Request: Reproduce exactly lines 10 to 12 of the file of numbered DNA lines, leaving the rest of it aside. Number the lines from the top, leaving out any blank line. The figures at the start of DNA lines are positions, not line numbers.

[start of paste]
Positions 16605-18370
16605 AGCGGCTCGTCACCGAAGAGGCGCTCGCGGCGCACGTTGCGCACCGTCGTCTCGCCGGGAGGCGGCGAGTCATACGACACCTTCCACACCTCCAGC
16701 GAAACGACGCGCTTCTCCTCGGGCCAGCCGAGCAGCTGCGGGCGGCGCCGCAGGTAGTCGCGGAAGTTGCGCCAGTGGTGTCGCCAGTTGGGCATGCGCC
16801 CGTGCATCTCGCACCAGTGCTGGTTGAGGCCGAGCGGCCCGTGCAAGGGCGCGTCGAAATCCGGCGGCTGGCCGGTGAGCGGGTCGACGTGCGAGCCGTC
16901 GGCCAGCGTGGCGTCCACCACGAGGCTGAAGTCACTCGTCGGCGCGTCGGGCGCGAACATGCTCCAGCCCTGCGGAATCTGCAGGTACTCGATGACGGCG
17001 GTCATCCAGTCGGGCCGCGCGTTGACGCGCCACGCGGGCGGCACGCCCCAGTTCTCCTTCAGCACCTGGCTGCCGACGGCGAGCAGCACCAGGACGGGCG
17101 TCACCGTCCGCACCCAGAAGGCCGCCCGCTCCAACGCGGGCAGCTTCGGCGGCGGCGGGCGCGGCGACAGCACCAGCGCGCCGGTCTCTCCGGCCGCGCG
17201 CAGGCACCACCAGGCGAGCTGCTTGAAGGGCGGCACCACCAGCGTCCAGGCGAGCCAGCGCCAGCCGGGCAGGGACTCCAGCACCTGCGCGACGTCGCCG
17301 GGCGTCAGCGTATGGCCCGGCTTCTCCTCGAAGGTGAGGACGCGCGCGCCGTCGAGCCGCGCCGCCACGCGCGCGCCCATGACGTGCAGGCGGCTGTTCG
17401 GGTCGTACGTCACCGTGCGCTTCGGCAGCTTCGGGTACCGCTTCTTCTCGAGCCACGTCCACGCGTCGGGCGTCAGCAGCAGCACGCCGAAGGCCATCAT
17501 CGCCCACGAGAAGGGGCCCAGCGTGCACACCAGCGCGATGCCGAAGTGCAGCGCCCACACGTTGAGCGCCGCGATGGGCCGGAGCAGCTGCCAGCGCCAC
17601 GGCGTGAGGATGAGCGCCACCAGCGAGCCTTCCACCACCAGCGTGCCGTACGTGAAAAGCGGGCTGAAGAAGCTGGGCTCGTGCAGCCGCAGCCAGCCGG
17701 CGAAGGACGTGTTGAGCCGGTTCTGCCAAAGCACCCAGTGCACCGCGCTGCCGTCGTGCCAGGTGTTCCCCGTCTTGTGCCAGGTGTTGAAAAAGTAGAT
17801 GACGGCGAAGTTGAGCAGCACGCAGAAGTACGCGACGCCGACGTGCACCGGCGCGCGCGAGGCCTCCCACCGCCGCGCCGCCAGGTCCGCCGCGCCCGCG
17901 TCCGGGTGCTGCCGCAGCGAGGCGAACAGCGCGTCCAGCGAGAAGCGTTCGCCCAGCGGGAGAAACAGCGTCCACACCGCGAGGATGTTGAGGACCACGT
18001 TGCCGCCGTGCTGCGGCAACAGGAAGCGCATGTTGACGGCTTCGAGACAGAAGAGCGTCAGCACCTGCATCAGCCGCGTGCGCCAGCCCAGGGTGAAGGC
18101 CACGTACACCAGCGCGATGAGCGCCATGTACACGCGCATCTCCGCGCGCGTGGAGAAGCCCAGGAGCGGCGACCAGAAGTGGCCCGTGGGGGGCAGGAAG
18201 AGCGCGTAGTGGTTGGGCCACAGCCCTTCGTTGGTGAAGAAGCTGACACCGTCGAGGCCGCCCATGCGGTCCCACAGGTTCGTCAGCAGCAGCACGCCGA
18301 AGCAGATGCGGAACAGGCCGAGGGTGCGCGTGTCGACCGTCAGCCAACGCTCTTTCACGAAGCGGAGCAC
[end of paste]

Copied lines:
17401 GGTCGTACGTCACCGTGCGCTTCGGCAGCTTCGGGTACCGCTTCTTCTCGAGCCACGTCCACGCGTCGGGCGTCAGCAGCAGCACGCCGAAGGCCATCAT
17501 CGCCCACGAGAAGGGGCCCAGCGTGCACACCAGCGCGATGCCGAAGTGCAGCGCCCACACGTTGAGCGCCGCGATGGGCCGGAGCAGCTGCCAGCGCCAC
17601 GGCGTGAGGATGAGCGCCACCAGCGAGCCTTCCACCACCAGCGTGCCGTACGTGAAAAGCGGGCTGAAGAAGCTGGGCTCGTGCAGCCGCAGCCAGCCGG